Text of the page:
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Gayana (Concepción)

versión On-line ISSN 0717-6538

Gayana (Concepc.) vol.80 no.1 Concepción jun. 2016 



The eye-bulging in Liolaemus lizards (Weigmann 1843)

Protrusión ocular en lagartos Liolaemus (Weigmann 1843)



1Instituto de Ciencias Biomédicas, Facultad de Medicina, Universidad de Chile, 8380453 Santiago, Chile.
2Superintendencia de Educación, Ministerio de Educación, Gobierno de Chile, 8340456 Santiago, Chile.
3Centre for Ecological and Evolutionary Synthesis (CEES), Department of Biosciences, University of Oslo, NO-0316 Oslo, Norway.



It is described for the first time the eye-bulging display in two liolaemid lizards, Liolaemus chiliensis and L. gravenhorstii. This display occurs in very low frequency and it was observed in captivity. It is discussed the possibility that the thermoregulation and/or eye-cleaning hypotheses may explain the occurrence of this display in these two species.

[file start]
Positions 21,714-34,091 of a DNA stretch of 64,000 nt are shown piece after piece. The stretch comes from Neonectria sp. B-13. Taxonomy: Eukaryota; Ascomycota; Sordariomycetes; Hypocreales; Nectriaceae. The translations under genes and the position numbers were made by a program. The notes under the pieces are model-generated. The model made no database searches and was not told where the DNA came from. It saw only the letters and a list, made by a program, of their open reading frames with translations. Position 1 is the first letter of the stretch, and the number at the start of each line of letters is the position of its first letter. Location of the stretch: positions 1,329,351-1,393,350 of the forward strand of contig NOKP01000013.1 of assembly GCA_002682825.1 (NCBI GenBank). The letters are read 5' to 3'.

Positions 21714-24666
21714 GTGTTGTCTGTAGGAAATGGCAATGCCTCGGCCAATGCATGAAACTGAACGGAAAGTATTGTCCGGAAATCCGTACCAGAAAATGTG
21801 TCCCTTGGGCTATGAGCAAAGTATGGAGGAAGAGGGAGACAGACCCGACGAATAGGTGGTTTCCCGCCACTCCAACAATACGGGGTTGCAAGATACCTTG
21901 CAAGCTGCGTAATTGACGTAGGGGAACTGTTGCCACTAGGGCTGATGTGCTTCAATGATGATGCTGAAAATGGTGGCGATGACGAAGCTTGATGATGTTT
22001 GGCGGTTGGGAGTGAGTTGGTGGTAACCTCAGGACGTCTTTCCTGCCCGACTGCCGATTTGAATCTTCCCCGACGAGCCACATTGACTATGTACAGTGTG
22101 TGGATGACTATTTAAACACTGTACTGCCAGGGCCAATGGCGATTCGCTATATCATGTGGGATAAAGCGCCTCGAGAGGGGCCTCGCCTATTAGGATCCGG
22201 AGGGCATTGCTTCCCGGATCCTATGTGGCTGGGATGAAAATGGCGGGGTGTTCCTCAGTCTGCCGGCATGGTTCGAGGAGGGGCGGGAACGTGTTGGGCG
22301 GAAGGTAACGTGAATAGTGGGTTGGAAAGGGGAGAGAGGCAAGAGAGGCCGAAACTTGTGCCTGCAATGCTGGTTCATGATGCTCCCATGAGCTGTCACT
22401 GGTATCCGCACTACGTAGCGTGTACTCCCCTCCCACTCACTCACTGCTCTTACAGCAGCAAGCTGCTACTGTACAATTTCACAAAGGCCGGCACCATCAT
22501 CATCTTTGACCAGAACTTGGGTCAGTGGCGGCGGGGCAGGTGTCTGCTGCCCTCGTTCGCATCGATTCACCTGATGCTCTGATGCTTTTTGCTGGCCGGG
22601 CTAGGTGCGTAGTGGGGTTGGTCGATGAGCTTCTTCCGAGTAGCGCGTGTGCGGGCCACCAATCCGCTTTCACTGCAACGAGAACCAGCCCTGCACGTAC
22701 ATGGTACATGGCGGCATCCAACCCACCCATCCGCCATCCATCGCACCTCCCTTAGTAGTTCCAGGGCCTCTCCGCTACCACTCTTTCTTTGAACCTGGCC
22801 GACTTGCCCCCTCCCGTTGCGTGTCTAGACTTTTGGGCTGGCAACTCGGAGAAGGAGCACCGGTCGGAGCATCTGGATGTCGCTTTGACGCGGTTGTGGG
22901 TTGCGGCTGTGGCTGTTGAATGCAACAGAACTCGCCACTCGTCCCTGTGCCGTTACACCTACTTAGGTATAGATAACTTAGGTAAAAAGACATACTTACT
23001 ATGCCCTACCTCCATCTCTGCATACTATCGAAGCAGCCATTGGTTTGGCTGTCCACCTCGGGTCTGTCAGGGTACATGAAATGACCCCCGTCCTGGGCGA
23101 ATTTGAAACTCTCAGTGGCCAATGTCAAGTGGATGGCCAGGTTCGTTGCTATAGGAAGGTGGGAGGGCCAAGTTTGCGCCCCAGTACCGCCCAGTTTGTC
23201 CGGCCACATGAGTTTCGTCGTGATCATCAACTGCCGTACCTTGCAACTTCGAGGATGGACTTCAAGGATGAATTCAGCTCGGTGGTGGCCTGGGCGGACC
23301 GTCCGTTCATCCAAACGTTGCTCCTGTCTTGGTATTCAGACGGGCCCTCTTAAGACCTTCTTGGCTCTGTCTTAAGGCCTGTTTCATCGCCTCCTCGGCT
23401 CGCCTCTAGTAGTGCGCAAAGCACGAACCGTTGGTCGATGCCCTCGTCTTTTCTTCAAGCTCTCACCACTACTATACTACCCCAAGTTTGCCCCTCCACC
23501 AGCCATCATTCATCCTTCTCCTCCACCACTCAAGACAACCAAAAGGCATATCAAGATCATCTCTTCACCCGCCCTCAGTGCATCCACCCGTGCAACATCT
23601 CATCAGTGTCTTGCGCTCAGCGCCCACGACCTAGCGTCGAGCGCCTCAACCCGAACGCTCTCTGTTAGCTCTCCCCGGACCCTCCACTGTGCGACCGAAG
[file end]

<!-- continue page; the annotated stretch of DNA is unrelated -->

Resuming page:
KEYWORDS: Eye cleaning, Liolaemus chiliensis, Liolaemus gravenhorstii, thermoregulatory mechanism.


En este trabajo se describe por primera vez el despliegue de protrusión ocular en dos lagartos Liolaemidos, Liolaemus chiliensis y L. gravenhorstii. El despliegue ocurre en muy baja frecuencia y fue observado en cautiverio. Se discute la posibilidad de que las hipótesis de termorregulación y/o de limpieza de ojos puedan explicar la ocurrencia de este despliegue en estas dos especies.

PALABRAS CLAVES: Limpieza de ojos, Liolaemus chiliensis, Liolaemus gravenhorstii, mecanismo termorregulatorio.